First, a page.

is a combination of biology and psychology. Now, let's look at neuroscience
and psychology from a non-Olympic point of view.
The anatomy and physiology of the brain together produce
what is referred to as IQ, a number used to express the apparent relative
intelligence of a person. It is the ability to concentrate, organize
material, and assimilate and interpret facts. IQ is important in life
and business. It's often the reason you get a degree and your first job.
A growing body of research indicates that EQ, the ability to
manage your emotions, is equally important or more important.
EQ is an array of noncognitive abilities. It's the ability to understand
what others need, to handle stress, and to basically be the person
that others like to hang around with. IQ will get you in the corporate
door; EQ will take you up the corporate ladder. Let's face it,
a good sales competitor in your industry is going to have a decent
IQ, just as a good Olympic competitor is going to possess decent
athletic ability. The differentiator is EQ. (How many of you have
met the smartest guy in the room and didn't like him, and as a result
you didn't do business with him?)
Emotional Intelligence and
So let's move on to our second question and explain how improving
emotional intelligence can affect sales results.
Millions of dollars are invested in sales training every year but it
often doesn't produce the desired revenue or changes. Many well-intentioned
salespeople and sales organizations study the art and
science of sales. You are one of those salespeople because you
picked up this book. You listen to audio tapes, attend selling seminars,
and read the latest and greatest literature on sales and influence.
You're part of a dedicated group of salespeople that have
learned the basic hard skills of selling: ask questions to uncover the
prospect's pain, meet with all the buying influences, and get a range
of budget before presenting solutions.
You know what to do. So why are so many of you running
meetings where the prospect forces you to "show up and throw
up"? Why are you talking with non–decision makers and writing
proposals without uncovering the prospect's budget? This behavior
is often referred to as the "knowing-and-doing gap." You know
what to do; however, during tough selling situations you often just
don't do it. You walk out to your car or hang up the phone and
ask yourself, "What just happened here? Did my long-lost twin sister
take over my body during that meeting? Why didn't I say this
Many salespeople review a less-than-stellar sales meeting and
blame their poor performance on inadequate selling skills when it
may not be about sales technique at all. It's similar to the practice of
medicine. If a doctor misdiagnoses the patient's problem, the prescribed
solution simply won't work. For example, if a patient has
seasonal allergies and the doctor keeps prescribing medication and
treatment for a sinus infection, the patient isn't going to get better.
The doctor is working on the wrong problem.
Diagnosing Sales Performance Challenges
Many salespeople misdiagnose their sales challenges and work on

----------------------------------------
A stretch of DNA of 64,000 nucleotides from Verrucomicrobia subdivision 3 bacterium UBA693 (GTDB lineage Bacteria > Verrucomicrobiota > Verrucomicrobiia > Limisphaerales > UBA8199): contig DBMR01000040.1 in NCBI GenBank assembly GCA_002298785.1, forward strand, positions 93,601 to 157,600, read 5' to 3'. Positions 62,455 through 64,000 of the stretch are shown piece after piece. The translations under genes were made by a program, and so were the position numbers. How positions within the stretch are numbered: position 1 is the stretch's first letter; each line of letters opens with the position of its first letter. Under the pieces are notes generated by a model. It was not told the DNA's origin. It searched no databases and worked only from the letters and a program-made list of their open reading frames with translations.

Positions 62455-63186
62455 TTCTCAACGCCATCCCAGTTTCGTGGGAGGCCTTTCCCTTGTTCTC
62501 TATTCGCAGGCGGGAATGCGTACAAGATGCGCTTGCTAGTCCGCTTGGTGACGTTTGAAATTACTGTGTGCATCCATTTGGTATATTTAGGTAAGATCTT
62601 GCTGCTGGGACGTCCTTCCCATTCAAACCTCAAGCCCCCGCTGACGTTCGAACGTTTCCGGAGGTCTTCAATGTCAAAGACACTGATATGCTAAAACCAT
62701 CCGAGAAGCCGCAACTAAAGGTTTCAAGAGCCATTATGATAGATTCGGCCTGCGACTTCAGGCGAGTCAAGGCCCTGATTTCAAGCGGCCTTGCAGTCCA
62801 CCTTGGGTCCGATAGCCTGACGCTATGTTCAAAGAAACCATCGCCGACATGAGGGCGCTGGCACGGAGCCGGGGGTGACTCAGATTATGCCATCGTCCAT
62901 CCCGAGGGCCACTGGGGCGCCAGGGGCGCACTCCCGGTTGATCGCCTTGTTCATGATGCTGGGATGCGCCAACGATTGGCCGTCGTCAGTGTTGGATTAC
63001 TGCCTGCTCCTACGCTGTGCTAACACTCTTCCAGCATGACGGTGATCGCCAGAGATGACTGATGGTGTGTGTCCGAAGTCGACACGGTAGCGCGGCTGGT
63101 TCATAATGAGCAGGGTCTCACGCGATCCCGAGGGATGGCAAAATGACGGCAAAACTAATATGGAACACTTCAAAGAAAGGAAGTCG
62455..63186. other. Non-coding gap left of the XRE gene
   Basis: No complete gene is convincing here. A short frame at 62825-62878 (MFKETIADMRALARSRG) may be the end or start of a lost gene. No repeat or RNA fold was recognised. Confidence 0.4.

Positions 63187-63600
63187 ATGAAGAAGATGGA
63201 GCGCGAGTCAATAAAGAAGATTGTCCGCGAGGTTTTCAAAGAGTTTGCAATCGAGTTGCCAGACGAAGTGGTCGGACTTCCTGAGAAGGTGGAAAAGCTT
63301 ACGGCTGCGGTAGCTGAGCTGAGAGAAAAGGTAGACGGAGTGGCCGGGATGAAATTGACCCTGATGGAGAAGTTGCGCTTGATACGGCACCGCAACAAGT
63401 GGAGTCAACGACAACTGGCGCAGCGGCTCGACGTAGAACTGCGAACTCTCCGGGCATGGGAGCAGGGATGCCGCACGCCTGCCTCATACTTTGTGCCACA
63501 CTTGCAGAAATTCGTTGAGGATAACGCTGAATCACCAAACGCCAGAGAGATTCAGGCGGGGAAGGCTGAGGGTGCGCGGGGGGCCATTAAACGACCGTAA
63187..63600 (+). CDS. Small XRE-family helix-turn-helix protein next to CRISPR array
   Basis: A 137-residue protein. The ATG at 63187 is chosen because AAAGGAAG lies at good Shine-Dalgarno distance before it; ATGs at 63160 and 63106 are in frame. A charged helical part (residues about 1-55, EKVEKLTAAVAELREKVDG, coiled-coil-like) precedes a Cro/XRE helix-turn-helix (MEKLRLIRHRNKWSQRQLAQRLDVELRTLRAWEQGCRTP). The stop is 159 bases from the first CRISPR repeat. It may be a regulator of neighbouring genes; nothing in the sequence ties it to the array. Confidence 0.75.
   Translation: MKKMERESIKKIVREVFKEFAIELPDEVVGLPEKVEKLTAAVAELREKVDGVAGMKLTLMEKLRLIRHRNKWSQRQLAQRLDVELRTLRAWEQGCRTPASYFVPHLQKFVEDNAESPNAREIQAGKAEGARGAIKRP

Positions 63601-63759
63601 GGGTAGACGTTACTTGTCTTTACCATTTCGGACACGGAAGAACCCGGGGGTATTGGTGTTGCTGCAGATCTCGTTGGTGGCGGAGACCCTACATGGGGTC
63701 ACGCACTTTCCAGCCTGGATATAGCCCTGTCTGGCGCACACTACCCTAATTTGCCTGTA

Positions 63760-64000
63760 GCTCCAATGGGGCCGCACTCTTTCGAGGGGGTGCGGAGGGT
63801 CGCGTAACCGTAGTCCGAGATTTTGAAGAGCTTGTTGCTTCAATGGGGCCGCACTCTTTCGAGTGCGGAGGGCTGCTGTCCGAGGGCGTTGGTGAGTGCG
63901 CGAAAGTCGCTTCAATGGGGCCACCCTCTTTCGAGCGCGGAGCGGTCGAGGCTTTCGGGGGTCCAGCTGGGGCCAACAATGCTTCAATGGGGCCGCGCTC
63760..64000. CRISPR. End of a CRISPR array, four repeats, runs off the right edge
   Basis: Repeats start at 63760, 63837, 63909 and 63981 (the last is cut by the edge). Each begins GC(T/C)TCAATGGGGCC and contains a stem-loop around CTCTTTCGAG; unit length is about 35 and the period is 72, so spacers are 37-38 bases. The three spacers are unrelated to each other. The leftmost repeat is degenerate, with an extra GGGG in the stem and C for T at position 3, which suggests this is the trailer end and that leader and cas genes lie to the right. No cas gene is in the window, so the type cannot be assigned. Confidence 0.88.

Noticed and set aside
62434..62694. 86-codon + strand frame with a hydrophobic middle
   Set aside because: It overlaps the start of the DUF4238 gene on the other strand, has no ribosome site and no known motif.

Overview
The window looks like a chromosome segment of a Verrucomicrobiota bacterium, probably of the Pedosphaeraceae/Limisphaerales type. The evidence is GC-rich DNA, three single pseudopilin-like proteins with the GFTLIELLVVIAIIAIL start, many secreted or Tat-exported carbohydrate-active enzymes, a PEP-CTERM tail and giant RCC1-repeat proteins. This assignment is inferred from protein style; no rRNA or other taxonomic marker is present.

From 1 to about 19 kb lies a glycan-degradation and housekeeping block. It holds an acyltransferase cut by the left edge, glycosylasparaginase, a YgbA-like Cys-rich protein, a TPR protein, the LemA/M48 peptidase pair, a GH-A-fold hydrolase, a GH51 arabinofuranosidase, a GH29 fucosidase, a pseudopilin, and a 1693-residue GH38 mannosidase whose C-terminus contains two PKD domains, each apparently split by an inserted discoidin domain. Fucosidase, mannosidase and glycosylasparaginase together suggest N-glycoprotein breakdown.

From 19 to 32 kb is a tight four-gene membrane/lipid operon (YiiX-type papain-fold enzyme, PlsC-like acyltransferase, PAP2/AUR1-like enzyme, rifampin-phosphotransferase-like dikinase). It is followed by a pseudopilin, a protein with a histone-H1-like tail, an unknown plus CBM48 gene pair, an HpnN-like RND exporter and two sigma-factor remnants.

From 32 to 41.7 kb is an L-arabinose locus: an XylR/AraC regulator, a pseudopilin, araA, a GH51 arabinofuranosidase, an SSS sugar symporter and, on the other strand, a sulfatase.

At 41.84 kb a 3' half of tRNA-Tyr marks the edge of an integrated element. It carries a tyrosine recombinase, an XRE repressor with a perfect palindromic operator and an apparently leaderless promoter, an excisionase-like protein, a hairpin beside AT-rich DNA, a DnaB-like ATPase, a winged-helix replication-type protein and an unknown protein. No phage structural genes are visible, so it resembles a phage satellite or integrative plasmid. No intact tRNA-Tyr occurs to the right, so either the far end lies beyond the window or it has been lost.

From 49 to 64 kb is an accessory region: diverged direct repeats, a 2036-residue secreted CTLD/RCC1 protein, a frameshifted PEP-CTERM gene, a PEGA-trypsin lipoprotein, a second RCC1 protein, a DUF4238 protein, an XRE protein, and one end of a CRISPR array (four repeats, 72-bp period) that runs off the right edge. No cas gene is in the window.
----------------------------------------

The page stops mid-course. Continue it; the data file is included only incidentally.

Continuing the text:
the wrong problem. They attempt to improve their sales results by
focusing on selling skills alone. The root cause for poor sales performance
is not just about hard skills; it's often linked to the inability
to manage your emotions so that you think clearly and react
Let's be clear. We don't discount the importance of selling
skills. We teach and coach them every day in our business. In fact,
teaching selling skills is where we discovered the knowing-and-doing
gap. We've worked with thousands of salespeople and
watched them execute sales role plays flawlessly during a sales
training workshop. But then these same participants land in front of
a tough prospect and don't execute the skills they've learned. They
buckled, babbled, and sounded like a character out of a bad sales
movie. They knew what to do, but didn't do it. This puzzling
behavior led us to explore emotional intelligence in order to discover
the missing link between sales training and sales results, the
gap between knowing and doing.
Sales can be a tough profession with lots of no's and setbacks. If
a salesperson scores low on self-control and handling stress, there's
a good possibility that when adversity hits, it'll be followed by
days of inaction, self-doubt, and roller-coaster emotions. Too many
salespeople live exhausting and unfulfilling professional lives
because of their inability to handle their emotions and the stress of
Emotion Management and Sales Results
A common hot button for salespeople is when a prospect begins to
question them about the value of their product or service. "Why are
you so high? Your competitor is half your price." If you don't recognize
this hot button, your emotional response can be to quickly
concede and offer a discount. (This occurs even after you've been
taught negotiation skills and concession strategies.)
The emotionally intelligent salesperson recognizes the potential
hot button, manages his emotion, and changes his reaction. The
response is calm and smart: "The reason our services are on the high
end of the investment is because many clients, prior to working with
us, had purchased on price. As a result, the purchase ended up costing
more because they could never get a live body on the phone for
problems. This led to missed deadlines, which affected their reputation
and repeat business from clients."
This redirect is a professional way to introduce the company's
value proposition and move the conversation from price to value.
You executed an effective selling skill because you didn't allow a
tough prospect to trigger your emotions.
Let's take Jolene, who's a sales manager's dream, as an example.
She has a good attitude, works hard, and consistently hits quota.
She's been selling for about five years and really knows her stuff.
Jolene sells a complex service, and her sales position requires a
certain level of intelligence to even understand how the service
works. IQ isn't a problem; Jolene earned straight A's in her undergraduate
and graduate studies.